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 You are in: Under Secretary for Political Affairs > Bureau of East Asian and Pacific Affairs > Releases > Remarks > 2005 East Asian and Pacific Affairs Remarks, Testimony, and Speeches

Fourth Round of Six-Party Talks: Evening Transit St. Regis

Christopher R. Hill, Assistant Secretary for East Asian and Pacific Affairs
Beijing China
July 31, 2005

QUESTION: Is there a possibility that the joint declaration of intentions is to be included in the joint statement in this round?

A/S HILL: I don't want to talk about what's in the joint statement. What's going on today is they had a drafting session based on the Chinese draft. The Chinese draft was created on the basis of input from all the parties. So, the Chinese put together the different ideas from all the parties and came up with a draft. They distributed it on
Saturday, and then today on Sunday we began a discussion about it with all the six parties sitting around a table discussing it. Everyone had some contributions. Of course there are many disagreements. This is very normal whether you're discussing nuclear weapons or textiles. You get all kinds of disagreements when you get around a table that size, with that many delegations. So they worked it through for several hours, and then the Chinese took the comments and are planning to come out with a second draft and to go through the exercise tomorrow.

This is a very typical negotiating exercise – whether you're doing economic issues or business issues, this is how it's done. So what you try to do every day is to reduce the number of differences and increase the number of agreements. I would say we've – this process is going very normally, and that's a positive sign. I know everyone wants to know about progress, and I'm reluctant to talk about progress until we have an agreement. Once we have an agreement, we can then go back and see when the key moments were, when the progress was really registered. So, at this point, I really can't talk about progress except to say we do have a process, the process is working. We arrived here Monday night. We began general discussions. We had several days of general discussions. On the basis of general discussions the different delegations put together drafts. On the basis of the drafts the Chinese hosts put together one draft. On the basis of the one draft the different delegations have been working to try to find a draft that everybody can support. This takes a while and frankly it's going quite normally.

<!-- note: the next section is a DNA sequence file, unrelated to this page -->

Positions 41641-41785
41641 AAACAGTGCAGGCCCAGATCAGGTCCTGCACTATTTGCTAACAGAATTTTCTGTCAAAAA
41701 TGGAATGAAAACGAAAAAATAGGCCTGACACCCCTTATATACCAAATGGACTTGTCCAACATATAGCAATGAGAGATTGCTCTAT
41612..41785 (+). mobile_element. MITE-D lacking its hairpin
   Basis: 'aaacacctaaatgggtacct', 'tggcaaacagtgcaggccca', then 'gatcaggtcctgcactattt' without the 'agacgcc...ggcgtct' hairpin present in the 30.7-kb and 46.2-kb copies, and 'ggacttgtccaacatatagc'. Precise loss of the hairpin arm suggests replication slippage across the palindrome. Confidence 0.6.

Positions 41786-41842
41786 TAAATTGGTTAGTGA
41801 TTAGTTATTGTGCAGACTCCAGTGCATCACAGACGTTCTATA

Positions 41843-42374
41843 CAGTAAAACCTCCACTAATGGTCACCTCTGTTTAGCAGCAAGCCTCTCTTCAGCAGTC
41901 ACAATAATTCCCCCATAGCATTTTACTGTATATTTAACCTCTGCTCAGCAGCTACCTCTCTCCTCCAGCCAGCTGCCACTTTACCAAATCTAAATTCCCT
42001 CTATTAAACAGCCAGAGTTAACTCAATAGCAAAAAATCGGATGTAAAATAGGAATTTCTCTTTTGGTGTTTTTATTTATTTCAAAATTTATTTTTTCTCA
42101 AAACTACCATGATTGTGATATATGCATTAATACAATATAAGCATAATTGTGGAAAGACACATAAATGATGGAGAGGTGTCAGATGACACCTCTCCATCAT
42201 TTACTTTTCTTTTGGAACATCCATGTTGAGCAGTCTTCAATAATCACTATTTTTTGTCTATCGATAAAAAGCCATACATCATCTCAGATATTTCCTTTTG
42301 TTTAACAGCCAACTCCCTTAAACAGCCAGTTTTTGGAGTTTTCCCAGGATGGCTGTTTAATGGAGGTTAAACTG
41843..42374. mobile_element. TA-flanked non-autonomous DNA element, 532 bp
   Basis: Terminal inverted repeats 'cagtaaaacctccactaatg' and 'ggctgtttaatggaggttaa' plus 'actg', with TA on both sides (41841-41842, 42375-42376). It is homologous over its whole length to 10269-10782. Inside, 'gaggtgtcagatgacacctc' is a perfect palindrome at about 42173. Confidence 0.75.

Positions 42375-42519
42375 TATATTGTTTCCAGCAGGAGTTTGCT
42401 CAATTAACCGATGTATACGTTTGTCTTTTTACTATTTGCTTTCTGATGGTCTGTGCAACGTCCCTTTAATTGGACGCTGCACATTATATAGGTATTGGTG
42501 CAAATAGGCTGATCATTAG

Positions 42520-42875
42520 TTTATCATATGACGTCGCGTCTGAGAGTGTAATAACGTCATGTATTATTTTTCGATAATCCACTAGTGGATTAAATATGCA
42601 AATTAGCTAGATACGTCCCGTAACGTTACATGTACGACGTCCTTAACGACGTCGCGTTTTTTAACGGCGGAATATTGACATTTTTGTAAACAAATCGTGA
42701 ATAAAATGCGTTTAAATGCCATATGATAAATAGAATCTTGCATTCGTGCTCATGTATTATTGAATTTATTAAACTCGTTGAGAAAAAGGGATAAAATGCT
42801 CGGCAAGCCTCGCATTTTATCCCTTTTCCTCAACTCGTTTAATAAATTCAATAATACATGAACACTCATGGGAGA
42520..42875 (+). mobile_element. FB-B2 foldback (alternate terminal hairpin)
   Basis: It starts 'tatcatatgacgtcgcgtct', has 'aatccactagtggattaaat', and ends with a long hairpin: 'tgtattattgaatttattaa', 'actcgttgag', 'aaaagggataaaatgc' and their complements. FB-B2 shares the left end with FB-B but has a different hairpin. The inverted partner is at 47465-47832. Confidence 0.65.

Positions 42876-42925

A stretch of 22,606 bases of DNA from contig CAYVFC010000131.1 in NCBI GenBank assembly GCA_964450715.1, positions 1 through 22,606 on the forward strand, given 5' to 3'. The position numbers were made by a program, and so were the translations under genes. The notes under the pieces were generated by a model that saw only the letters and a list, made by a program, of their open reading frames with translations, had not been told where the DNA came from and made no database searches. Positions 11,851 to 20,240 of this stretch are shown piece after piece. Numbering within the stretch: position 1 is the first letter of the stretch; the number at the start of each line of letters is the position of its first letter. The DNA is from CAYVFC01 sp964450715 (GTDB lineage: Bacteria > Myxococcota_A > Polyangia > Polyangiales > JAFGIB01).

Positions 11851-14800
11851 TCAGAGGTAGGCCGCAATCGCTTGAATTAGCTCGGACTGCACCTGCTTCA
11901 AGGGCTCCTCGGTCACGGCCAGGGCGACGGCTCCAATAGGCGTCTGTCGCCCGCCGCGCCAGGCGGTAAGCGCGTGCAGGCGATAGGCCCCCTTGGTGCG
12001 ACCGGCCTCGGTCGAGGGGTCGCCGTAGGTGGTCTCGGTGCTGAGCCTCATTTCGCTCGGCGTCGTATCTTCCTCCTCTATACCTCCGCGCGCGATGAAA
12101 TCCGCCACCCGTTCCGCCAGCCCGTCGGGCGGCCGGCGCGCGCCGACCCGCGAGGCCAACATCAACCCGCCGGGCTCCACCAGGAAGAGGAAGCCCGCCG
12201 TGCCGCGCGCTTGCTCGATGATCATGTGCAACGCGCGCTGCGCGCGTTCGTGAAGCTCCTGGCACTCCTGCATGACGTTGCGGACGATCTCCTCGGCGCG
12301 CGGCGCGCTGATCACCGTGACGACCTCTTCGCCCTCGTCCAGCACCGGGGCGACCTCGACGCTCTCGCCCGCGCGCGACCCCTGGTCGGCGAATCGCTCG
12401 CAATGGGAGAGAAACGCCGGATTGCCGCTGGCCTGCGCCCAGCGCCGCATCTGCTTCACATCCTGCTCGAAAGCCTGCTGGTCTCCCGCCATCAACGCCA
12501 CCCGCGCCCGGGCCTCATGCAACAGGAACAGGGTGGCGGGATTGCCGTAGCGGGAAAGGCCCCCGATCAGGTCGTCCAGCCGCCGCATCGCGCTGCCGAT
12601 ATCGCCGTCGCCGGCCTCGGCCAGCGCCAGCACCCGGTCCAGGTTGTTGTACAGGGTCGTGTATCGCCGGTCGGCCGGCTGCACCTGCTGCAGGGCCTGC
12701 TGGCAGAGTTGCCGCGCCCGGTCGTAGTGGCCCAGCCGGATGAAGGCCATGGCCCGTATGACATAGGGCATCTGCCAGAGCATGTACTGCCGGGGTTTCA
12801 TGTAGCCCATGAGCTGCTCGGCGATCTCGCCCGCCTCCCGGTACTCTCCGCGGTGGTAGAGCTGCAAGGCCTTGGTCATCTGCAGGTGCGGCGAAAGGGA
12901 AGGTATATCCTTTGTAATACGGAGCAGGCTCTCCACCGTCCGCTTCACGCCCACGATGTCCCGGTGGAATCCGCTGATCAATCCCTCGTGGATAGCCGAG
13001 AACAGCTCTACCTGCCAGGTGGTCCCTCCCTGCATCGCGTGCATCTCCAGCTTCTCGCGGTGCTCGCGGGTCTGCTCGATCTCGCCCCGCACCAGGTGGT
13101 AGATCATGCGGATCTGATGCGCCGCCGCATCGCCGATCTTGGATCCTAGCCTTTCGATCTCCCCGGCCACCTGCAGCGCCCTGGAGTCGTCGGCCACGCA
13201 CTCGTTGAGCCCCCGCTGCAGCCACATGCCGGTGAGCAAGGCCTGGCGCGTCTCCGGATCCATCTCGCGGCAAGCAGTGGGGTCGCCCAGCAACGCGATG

QUESTION: Then will there be a second draft tomorrow?

A/S HILL: I believe – we'll have to ask the Chinese – I believe there will be a second draft to be discussed tomorrow. The second draft, presumably one that takes the comments in on the first draft. So, this is a process where you try to narrow the differences and increase the areas where people actually agree. And, everyone is a full participant in this process, including – especially the D.P.R.K. So, we'll see.

QUESTION: Is any progress made on the question of sequencing and timing?

A/S HILL: I don't want to get into specific elements, because until you have everything agreed you really have nothing agreed. Obviously, the issue of sequencing has been a big discussion point, and obviously there's been efforts to bridge those gaps. But, it's not a useful process to try to extract elements of what we're talking about and say "There's progress there," if there hasn't been progress elsewhere, because ultimately nothing will be agreed unless all is agreed. So it takes a little time here.

QUESTION: How many brackets do you have? How many brackets?

A/S HILL: I suspect there are a lot of brackets. But you're quite right – bracketology is what you ought to be studying here, and indeed this is going to take a while. We haven't even had a negotiation for the last year, and now we're looking at a single text. Now I want to emphasize that even if we reach agreement on these sets of goals and principles, we then have to move ahead and try to actually put it together in an agreement, so that will also take some time. So we've got some time to go here.

QUESTION: What is the most significant disagreement?

A/S HILL: Every disagreement is significant until it's resolved. I've been in negotiations where I thought some disagreement was going to be easily solved, and then that turned out to be the most difficult one that held us up for several days. So, I don't want to talk about what's the most significant one. Also, it gives away some of my